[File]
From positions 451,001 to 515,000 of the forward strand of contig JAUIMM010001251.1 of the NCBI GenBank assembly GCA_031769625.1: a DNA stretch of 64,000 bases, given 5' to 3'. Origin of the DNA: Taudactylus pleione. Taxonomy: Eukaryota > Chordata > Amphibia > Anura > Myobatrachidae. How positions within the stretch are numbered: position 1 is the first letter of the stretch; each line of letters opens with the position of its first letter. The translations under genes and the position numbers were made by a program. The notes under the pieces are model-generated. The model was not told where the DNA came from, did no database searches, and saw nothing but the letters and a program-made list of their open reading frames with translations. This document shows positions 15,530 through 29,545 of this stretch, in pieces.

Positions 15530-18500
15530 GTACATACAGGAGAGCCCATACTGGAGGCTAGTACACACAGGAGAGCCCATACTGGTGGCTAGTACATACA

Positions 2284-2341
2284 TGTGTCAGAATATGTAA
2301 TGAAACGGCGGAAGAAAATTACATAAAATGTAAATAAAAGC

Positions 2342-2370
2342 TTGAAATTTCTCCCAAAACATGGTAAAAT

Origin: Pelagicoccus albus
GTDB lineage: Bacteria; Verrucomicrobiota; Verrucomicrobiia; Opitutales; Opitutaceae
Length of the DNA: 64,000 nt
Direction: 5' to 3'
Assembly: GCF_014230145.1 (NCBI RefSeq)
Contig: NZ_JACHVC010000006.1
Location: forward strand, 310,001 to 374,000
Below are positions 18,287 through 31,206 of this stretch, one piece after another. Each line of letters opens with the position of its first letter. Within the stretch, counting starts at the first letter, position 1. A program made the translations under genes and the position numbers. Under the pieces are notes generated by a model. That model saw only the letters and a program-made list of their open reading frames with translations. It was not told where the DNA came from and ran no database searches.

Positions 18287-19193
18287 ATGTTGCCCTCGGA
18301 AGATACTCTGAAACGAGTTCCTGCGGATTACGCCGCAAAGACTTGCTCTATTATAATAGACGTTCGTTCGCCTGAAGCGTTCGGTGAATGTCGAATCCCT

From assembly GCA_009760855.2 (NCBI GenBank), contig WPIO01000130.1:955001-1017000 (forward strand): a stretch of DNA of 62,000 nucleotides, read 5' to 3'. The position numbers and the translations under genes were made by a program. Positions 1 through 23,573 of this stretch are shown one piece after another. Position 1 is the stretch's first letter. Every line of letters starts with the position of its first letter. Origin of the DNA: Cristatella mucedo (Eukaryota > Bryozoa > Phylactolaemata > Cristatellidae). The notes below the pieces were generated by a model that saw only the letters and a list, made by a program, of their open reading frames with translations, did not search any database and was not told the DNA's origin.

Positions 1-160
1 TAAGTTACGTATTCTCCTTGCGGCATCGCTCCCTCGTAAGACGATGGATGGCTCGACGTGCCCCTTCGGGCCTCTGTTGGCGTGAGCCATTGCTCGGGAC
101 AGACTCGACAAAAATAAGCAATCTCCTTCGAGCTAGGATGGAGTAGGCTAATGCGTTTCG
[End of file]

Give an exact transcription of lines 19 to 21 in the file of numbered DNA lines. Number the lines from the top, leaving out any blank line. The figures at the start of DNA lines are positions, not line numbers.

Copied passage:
18301 AGATACTCTGAAACGAGTTCCTGCGGATTACGCCGCAAAGACTTGCTCTATTATAATAGACGTTCGTTCGCCTGAAGCGTTCGGTGAATGTCGAATCCCT

From assembly GCA_009760855.2 (NCBI GenBank), contig WPIO01000130.1:955001-1017000 (forward strand): a stretch of DNA of 62,000 nucleotides, read 5' to 3'. The position numbers and the translations under genes were made by a program. Positions 1 through 23,573 of this stretch are shown one piece after another. Position 1 is the stretch's first letter. Every line of letters starts with the position of its first letter. Origin of the DNA: Cristatella mucedo (Eukaryota > Bryozoa > Phylactolaemata > Cristatellidae). The notes below the pieces were generated by a model that saw only the letters and a list, made by a program, of their open reading frames with translations, did not search any database and was not told the DNA's origin.

Positions 1-160